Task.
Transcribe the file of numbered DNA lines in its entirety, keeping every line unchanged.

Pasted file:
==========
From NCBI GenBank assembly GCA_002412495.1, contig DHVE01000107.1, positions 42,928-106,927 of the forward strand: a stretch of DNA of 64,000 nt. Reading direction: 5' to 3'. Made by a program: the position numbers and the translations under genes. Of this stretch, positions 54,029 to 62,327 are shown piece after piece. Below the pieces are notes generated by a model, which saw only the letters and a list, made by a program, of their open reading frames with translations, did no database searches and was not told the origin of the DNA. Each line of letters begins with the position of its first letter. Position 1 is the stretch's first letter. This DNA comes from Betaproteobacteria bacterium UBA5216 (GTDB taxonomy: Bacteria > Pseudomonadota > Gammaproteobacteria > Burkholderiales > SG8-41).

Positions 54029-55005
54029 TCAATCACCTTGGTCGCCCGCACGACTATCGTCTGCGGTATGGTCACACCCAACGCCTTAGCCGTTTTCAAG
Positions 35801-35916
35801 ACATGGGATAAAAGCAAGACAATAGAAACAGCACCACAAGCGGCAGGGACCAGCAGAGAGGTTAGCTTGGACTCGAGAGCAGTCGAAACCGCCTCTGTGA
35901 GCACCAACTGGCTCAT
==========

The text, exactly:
From NCBI GenBank assembly GCA_002412495.1, contig DHVE01000107.1, positions 42,928-106,927 of the forward strand: a stretch of DNA of 64,000 nt. Reading direction: 5' to 3'. Made by a program: the position numbers and the translations under genes. Of this stretch, positions 54,029 to 62,327 are shown piece after piece. Below the pieces are notes generated by a model, which saw only the letters and a list, made by a program, of their open reading frames with translations, did no database searches and was not told the origin of the DNA. Each line of letters begins with the position of its first letter. Position 1 is the stretch's first letter. This DNA comes from Betaproteobacteria bacterium UBA5216 (GTDB taxonomy: Bacteria > Pseudomonadota > Gammaproteobacteria > Burkholderiales > SG8-41).

Positions 54029-55005
54029 TCAATCACCTTGGTCGCCCGCACGACTATCGTCTGCGGTATGGTCACACCCAACGCCTTAGCCGTTTTCAAG
Positions 35801-35916
35801 ACATGGGATAAAAGCAAGACAATAGAAACAGCACCACAAGCGGCAGGGACCAGCAGAGAGGTTAGCTTGGACTCGAGAGCAGTCGAAACCGCCTCTGTGA
35901 GCACCAACTGGCTCAT